Feiwel & Friends
October 6, 2015
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On her way to a writer’s conference, a bestselling teenage author takes a detour that has been deliberately set up by her biggest fans—a mother and daughter who kidnap her.To say Livvy Flynn is 'full of herself,' is quite the understatement. Yes she and her YA series are a big deal - and she absolutely knows it. She is a massively off-putting character almost from the beginning.
Livvy Flynn is a big deal—she’s a New York Times-bestselling author whose YA fiction has sold all over the world. She’s rich, she’s famous, she’s gorgeous, and she’s full of herself.
When she’s invited to an A-list writer’s conference, she decides to accept so she can have some time to herself. She’s on a tight deadline for her next book, and she has no intention of socializing with the other industry people at the conference.
And then she hits the detour. Before she knows it, her brand new car is wrecked, she’s hurt, and she’s tied to a bed in a nondescript shack in the middle of nowhere. A woman and her apparently manic daughter have kidnapped her. And they have no intention of letting her go.
She is not someone you're going to like.
Still, that doesn't mean she deserves to be kidnapped and locked in a room in someone's house.
Except that it seems that someone - and her daughter - seem to believe that is exactly what Livvy deserves.
A lot of the elements of The Detour are easy to guess, to figure out. Either because of some heavy handed hint dropping or just logic, readers are likely to know a lot of what is going to happen. It is the tension of the story, of Livvy's captivity and her desire to get free that keep that from taking away from enjoyment of the novel.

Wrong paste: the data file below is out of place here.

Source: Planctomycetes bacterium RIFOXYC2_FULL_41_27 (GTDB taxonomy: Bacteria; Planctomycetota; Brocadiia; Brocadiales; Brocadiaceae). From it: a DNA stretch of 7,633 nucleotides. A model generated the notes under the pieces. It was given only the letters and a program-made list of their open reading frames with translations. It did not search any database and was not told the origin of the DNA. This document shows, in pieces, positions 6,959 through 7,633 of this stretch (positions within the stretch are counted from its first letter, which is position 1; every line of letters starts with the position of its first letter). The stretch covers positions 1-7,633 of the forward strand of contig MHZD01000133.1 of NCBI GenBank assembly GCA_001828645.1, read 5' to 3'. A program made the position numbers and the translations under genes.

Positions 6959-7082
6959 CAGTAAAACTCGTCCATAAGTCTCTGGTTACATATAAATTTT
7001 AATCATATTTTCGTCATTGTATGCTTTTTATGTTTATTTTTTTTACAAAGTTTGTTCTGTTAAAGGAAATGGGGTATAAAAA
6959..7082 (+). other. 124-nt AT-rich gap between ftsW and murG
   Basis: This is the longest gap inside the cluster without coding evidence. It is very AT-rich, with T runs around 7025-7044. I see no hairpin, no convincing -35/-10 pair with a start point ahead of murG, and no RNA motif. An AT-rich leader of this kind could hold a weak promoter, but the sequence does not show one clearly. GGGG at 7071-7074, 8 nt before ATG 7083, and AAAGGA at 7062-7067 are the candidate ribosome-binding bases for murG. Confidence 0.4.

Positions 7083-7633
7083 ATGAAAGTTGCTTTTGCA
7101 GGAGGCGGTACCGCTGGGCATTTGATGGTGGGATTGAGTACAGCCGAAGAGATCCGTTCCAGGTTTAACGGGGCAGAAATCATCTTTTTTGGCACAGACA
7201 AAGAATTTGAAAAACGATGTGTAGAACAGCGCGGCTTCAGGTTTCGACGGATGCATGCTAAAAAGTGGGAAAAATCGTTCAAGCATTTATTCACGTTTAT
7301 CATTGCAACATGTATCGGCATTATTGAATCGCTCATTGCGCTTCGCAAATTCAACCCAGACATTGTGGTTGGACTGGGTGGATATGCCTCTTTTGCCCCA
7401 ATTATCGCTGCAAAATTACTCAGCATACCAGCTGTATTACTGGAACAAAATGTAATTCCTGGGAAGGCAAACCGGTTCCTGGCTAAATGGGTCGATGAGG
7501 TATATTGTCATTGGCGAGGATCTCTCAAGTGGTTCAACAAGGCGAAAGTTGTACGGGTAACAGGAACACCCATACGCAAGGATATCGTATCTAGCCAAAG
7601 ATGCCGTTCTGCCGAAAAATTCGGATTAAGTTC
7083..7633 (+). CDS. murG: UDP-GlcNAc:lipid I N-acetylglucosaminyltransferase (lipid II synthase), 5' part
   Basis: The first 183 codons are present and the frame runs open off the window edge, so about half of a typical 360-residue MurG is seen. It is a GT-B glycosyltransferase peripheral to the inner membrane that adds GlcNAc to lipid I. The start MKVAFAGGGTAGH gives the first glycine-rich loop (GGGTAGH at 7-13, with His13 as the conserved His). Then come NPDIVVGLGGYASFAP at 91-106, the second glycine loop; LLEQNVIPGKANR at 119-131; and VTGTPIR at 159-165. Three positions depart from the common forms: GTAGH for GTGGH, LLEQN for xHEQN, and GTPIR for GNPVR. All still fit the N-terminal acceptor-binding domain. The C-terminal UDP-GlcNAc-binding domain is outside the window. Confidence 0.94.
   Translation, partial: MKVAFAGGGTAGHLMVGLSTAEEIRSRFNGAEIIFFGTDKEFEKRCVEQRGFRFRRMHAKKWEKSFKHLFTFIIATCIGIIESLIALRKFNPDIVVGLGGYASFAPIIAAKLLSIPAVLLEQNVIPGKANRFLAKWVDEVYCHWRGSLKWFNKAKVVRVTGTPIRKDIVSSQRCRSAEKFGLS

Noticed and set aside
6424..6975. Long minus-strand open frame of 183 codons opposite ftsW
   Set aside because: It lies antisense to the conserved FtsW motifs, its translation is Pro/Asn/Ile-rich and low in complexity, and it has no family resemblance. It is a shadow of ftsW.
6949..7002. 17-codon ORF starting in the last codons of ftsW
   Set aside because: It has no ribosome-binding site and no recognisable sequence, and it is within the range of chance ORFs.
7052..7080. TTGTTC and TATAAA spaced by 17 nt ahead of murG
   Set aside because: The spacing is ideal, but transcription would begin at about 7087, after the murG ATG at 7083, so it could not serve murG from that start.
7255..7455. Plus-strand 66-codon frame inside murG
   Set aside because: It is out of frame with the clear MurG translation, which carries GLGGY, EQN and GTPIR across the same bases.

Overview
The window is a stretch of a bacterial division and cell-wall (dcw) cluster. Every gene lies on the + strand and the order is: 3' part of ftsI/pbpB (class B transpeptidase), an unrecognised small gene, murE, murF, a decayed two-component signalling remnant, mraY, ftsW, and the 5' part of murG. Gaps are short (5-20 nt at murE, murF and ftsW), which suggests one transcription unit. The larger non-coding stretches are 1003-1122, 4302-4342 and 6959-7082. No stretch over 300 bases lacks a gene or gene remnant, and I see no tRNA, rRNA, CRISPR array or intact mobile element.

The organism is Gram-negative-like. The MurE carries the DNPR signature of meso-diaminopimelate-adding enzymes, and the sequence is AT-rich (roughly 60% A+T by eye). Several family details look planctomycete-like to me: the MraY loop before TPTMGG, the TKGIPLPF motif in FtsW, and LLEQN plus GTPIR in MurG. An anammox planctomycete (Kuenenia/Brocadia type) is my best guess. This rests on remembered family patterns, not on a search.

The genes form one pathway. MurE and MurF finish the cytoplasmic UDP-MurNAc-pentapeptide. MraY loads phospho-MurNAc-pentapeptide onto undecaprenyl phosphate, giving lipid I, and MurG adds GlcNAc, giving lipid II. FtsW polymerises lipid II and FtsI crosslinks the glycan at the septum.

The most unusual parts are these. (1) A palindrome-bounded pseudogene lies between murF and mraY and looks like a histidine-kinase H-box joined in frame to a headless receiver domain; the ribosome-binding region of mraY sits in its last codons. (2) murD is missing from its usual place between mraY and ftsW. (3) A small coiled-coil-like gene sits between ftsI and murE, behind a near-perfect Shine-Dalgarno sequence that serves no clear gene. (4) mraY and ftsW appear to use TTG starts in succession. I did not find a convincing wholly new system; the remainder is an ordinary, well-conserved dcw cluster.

While you might know the 'what' it is the 'how' and the 'when' that will keep you reading. That and what may happen to Livvy, what may be done to her or what she may discover along the way.
I did not like Livvy and that did not really change over the course of the book. She is full of herself, condescending, unappreciative, and kind of a brat. She also fails to notice a lot about those around her - even wither her own mother - and seems to lack empathy.
Who she is, though, does fit in well with the story and what happens to her. That she is a writer played well into how she approached certain situations and how she thought. Still, it made me question more, hr interpersonal and observational failings.
I quite liked The Detour for the tense, suspenseful and creative mystery/danger/thriller side of the story. I did not like main character, which would have been fine, but I am not sure there was enough growth - or consequences due to a lack of growth - by the end.
The Detour is fun, suspenseful book that readers will find an enjoyable read, so long as they'er not looking for a main character they can like!
thank you to the publisher for digital review copy through NetGalley